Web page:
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Invasive Species Resources

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USDA. National Agricultural Statistics Service.
In 2016 NASS began to collect data on honey bee health and pollination costs. Provides reliable, up-to-date statistics help track honey bee mortality.
White House. President Barack Obama (archives).
See also: Announcing New Steps to Promote Pollinator Health (May 19, 2015), which includes the "National Strategy to Promote the Health of Honey Bees and Other Pollinators" and the "Pollinator Research Action Plan" both released in May 2015.
USDA. National Institute of Food and Agriculture; University of New Hampshire.
Researchers at the University of New Hampshire have found a dramatic decline of 14 wild bee species that are, among other things, important across the Northeast for the pollination of major local crops like apples, blueberries and cranberries.

“We know that wild bees are greatly at risk and not doing well worldwide,” said Sandra Rehan, assistant professor of biological sciences. “This status assessment of wild bees shines a light on the exact species in decline, beside the well-documented bumble bees. Because these species are major players in crop pollination, it raises concerns about compromising the production of key crops and the food supply in general.”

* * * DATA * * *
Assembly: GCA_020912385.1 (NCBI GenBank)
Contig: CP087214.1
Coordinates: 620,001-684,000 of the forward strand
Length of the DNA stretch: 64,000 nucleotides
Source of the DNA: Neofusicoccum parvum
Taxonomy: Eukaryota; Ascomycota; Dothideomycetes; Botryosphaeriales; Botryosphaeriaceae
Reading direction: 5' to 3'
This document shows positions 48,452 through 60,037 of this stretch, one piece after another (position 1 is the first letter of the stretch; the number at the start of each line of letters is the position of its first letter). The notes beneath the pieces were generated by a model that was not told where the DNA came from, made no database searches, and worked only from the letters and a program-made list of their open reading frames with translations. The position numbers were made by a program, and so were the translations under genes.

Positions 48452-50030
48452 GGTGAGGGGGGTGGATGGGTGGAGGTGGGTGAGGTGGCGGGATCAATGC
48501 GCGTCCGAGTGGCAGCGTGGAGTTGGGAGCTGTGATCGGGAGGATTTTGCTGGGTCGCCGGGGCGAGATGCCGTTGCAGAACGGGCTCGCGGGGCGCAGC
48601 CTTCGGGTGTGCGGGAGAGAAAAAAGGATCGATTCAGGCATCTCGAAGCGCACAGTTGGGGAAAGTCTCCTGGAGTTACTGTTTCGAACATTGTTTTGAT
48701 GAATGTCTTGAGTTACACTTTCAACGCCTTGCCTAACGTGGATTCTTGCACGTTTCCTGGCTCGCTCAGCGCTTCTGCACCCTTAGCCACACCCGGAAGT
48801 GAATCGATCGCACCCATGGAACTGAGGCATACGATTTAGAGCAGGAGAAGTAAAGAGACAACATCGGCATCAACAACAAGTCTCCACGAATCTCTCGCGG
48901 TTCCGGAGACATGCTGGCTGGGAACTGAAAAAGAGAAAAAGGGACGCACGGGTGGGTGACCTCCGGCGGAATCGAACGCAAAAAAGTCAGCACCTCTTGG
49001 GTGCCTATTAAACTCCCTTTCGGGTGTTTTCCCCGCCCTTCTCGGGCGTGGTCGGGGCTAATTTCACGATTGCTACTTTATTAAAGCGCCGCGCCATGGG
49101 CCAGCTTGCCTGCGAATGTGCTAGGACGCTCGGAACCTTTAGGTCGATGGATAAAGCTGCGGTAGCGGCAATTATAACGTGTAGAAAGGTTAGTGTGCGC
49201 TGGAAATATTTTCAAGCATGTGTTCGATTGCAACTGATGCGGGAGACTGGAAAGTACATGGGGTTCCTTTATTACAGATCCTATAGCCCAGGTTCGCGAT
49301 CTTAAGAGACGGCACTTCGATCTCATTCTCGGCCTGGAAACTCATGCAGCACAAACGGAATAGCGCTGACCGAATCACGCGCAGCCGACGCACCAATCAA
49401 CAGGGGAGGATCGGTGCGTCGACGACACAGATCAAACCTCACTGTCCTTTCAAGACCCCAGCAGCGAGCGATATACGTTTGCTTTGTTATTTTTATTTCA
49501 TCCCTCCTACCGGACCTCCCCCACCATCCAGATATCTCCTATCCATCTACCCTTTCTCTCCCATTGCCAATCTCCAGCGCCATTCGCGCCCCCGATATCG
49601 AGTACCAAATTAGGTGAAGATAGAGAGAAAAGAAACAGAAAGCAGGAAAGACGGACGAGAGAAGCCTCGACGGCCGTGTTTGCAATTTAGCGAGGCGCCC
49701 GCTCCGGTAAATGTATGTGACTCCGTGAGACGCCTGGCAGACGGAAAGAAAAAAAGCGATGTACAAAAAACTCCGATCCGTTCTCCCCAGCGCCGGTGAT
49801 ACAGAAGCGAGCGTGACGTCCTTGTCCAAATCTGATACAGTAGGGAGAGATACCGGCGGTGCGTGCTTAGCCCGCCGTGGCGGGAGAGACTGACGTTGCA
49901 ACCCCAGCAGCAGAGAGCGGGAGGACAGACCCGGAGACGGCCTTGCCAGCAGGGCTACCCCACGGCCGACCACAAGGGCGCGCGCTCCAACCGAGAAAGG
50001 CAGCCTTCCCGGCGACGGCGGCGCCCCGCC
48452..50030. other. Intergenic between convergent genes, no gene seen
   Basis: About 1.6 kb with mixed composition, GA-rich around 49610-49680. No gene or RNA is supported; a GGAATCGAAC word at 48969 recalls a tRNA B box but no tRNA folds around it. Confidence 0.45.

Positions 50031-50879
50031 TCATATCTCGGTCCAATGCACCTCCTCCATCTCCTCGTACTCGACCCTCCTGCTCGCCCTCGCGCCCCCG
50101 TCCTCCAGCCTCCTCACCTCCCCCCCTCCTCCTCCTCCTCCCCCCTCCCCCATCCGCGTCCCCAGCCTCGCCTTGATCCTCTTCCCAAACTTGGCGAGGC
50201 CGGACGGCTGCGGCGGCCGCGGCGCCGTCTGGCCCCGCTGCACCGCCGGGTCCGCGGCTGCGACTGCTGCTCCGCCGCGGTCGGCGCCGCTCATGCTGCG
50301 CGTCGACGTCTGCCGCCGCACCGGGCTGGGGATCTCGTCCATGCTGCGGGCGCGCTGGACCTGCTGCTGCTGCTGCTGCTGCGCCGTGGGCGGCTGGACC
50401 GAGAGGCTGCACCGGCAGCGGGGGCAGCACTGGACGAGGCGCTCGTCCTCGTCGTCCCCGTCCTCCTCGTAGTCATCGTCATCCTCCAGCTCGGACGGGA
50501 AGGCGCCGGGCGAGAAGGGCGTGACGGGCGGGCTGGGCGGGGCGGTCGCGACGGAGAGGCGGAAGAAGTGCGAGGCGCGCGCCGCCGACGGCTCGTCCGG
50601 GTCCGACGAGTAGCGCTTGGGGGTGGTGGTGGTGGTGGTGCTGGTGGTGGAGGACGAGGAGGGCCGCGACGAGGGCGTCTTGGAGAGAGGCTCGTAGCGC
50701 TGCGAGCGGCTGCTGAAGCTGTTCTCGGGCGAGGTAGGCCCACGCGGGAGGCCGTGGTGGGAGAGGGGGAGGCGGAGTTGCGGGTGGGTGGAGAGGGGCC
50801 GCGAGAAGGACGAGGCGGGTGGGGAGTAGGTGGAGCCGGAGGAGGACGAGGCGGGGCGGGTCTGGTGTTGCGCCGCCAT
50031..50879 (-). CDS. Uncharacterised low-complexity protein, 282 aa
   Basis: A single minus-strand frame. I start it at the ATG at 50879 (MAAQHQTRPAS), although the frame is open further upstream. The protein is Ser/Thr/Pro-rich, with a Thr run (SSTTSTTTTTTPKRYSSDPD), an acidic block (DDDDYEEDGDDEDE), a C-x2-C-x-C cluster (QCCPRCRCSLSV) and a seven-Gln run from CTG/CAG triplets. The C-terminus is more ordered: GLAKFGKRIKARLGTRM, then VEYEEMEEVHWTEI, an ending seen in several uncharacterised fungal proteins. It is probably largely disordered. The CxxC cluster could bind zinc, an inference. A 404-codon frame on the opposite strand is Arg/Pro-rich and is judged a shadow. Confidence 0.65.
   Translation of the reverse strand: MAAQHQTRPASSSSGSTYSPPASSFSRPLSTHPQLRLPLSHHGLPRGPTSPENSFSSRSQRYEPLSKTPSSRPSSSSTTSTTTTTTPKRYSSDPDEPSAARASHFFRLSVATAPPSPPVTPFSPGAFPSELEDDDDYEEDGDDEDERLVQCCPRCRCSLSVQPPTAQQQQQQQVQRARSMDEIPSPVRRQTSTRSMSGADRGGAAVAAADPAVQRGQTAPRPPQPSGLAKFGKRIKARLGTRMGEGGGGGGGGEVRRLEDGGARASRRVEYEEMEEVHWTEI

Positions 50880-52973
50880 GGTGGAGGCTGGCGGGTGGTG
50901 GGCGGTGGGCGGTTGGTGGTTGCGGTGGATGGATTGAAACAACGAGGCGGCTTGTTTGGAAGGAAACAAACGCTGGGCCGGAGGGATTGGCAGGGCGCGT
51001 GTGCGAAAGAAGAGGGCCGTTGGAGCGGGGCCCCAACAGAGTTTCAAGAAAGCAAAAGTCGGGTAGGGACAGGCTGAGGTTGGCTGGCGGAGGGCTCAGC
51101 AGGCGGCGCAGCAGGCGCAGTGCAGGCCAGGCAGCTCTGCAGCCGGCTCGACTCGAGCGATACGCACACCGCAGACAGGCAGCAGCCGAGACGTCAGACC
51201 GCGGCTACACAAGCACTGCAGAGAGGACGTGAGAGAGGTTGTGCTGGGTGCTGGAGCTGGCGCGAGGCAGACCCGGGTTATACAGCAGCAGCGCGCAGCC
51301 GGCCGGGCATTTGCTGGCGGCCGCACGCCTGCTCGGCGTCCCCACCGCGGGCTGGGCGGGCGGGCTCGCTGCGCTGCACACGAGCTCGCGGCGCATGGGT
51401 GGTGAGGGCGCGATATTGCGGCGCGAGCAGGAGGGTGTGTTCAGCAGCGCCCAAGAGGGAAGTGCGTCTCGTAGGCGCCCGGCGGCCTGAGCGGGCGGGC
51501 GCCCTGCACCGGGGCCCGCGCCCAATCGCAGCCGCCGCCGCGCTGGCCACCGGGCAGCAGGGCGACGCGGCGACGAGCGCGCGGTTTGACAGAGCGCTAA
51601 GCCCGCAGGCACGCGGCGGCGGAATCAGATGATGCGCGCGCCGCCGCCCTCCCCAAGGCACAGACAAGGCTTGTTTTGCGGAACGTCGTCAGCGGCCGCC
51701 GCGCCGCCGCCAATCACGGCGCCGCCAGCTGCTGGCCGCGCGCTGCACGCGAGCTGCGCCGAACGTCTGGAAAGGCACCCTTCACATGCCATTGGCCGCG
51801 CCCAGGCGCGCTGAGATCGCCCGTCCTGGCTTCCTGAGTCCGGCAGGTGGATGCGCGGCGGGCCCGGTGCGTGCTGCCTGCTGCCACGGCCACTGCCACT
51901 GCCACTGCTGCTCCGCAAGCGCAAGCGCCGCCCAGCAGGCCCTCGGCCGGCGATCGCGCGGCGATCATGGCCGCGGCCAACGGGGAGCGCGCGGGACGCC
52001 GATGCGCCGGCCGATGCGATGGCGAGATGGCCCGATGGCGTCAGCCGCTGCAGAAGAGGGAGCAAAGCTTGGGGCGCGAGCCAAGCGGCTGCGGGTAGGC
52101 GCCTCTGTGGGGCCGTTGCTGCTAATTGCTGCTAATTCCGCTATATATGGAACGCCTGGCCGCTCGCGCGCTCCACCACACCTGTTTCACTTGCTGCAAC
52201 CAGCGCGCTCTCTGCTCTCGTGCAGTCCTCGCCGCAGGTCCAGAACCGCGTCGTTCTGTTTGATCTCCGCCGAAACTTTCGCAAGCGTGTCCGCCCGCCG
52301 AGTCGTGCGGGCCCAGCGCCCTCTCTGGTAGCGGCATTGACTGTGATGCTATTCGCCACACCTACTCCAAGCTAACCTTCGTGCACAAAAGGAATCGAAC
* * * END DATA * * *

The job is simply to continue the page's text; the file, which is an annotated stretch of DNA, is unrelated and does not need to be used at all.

USDA. National Institute of Food and Agriculture.

The U.S. Department of Agriculture's National Institute of Food and Agriculture (NIFA) announced seven grants totaling $6.8 million for research and extension projects to sustain healthy populations of pollinators, which are crucial to the nation’s food security and environmental health. The funding is made possible through NIFA’s Agriculture and Food Research Initiative (AFRI) program, authorized by the 2014 Farm Bill.

“An estimated $15 billion worth of crops, including more than 90 fruits and vegetables, are pollinated by honey bees alone,” said NIFA Director Sonny Ramaswamy. “With the recent declines in pollinator populations owing to various factors, it is imperative that we invest in research to promote pollinator health, reduce honey bee colony losses, and restore pollinator habitats.”